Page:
American Medical Association Declares Racism A Public Health Threat
The resolution was approved during a special meeting of the AMA House of Delegates on Monday and calls for the organization to acknowledge the role that "racist medical practices" have played in patients' health care.
AMA Calls Racism A 'Public Health Threat'
The American Medical Association Monday voted to recognize systemic racism and interpersonal bias by healthcare workers as a "serious" threat to public health that hinders efforts to achieve health equity and reduce disparities among minority populations. The resolution, approved during a special meeting of the AMA House of Delegates, calls for the organization to acknowledge the role both historic and current "racist medical practices" have played in harming marginalized communities and for the group to develop a set of best practices to help stakeholders to address the effects of racism on patients and providers. (Ross Johnson, 11/16)
What Doctors Aren’t Always Taught: How To Spot Racism In Health Care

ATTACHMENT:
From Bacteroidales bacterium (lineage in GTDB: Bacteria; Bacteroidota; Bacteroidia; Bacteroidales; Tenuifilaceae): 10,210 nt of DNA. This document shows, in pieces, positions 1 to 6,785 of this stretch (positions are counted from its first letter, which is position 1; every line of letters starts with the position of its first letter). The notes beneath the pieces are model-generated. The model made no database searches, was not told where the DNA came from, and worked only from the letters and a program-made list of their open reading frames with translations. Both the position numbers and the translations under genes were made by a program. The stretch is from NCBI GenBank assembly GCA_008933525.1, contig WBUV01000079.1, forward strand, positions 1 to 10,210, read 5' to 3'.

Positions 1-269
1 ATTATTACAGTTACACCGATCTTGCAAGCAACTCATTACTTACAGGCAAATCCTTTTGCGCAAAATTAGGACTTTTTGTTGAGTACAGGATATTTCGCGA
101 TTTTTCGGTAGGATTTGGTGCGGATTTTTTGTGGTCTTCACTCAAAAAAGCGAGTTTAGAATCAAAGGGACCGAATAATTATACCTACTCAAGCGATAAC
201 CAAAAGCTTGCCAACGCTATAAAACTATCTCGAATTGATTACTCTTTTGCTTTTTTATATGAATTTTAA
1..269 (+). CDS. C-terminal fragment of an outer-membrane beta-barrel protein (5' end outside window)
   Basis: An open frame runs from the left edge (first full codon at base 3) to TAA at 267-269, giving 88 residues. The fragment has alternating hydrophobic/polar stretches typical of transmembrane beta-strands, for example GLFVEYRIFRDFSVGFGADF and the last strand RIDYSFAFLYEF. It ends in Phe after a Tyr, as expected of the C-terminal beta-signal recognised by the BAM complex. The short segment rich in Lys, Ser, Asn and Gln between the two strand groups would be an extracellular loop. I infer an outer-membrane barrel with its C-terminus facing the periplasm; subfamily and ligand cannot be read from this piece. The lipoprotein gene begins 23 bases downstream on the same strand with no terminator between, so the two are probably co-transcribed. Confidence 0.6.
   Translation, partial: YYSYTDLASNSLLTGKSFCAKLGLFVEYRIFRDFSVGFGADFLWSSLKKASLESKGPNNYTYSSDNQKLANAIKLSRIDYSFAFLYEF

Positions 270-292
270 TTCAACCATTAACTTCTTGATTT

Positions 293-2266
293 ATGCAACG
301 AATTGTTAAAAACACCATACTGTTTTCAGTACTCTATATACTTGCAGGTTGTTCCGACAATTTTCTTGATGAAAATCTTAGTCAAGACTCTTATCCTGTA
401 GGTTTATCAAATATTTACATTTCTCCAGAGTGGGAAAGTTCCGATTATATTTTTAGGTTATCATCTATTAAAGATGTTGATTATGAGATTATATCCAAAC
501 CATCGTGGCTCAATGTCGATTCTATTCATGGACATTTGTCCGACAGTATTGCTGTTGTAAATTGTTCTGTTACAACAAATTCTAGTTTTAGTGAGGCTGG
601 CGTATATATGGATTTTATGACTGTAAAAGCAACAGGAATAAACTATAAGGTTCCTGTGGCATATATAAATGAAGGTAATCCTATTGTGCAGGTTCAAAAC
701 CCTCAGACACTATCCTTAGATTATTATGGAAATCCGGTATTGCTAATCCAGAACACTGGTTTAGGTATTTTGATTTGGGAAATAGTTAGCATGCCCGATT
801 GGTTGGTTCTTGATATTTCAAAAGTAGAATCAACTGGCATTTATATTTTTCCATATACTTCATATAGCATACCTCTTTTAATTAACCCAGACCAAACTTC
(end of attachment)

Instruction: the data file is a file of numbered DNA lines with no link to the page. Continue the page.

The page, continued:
Betial Asmerom, a fourth-year medical student at the University of California-San Diego, didn’t have the slightest interest in becoming a doctor when she was growing up. As an adolescent, she helped her parents — immigrants from Eritrea who spoke little English — navigate the health care system in Oakland, California. She saw physicians who were disrespectful to her family and uncaring about treatment for her mother’s cirrhosis, hypertension and diabetes. (Lawrence, 11/17)
More health care personnel news —
Fund To Aid Families Of Health Workers Killed By COVID-19
The Saint Paul & Minnesota Foundation (SPMF) today announced the creation of the Frontline Families Fund and launch of the frontlinefamilies.org website in partnership with epidemiologist Michael Osterholm, PhD, MPH, director of the Center for Infectious Disease Research and Policy (CIDRAP) at the University of Minnesota and newly appointed member of President-elect Joe Biden's coronavirus task force. The Frontline Families Fund is designed to support the families of nearly 1,400 US frontline healthcare workers who have lost their lives to COVID-19. (Kuebelbeck Paulsen, 11/16)
The Washington Post:
Some Places Were Short On Nurses Before The Virus. The Pandemic Is Making It Much Worse.
In Bismarck, N.D., where Leslie McKamey is a nurse in the emergency department at CHI St. Alexius Health, caregivers have been so overwhelmed by covid-19 patients in the past few weeks that ambulances are sometimes diverted to the other major hospital in town. Until that hospital, Sanford Medical Center, fills up as well. Then there is no choice but to treat the flood of sick people who have made the state the worst coronavirus hot spot in this unprecedented surge of the pandemic. (Bernstein, 11/16)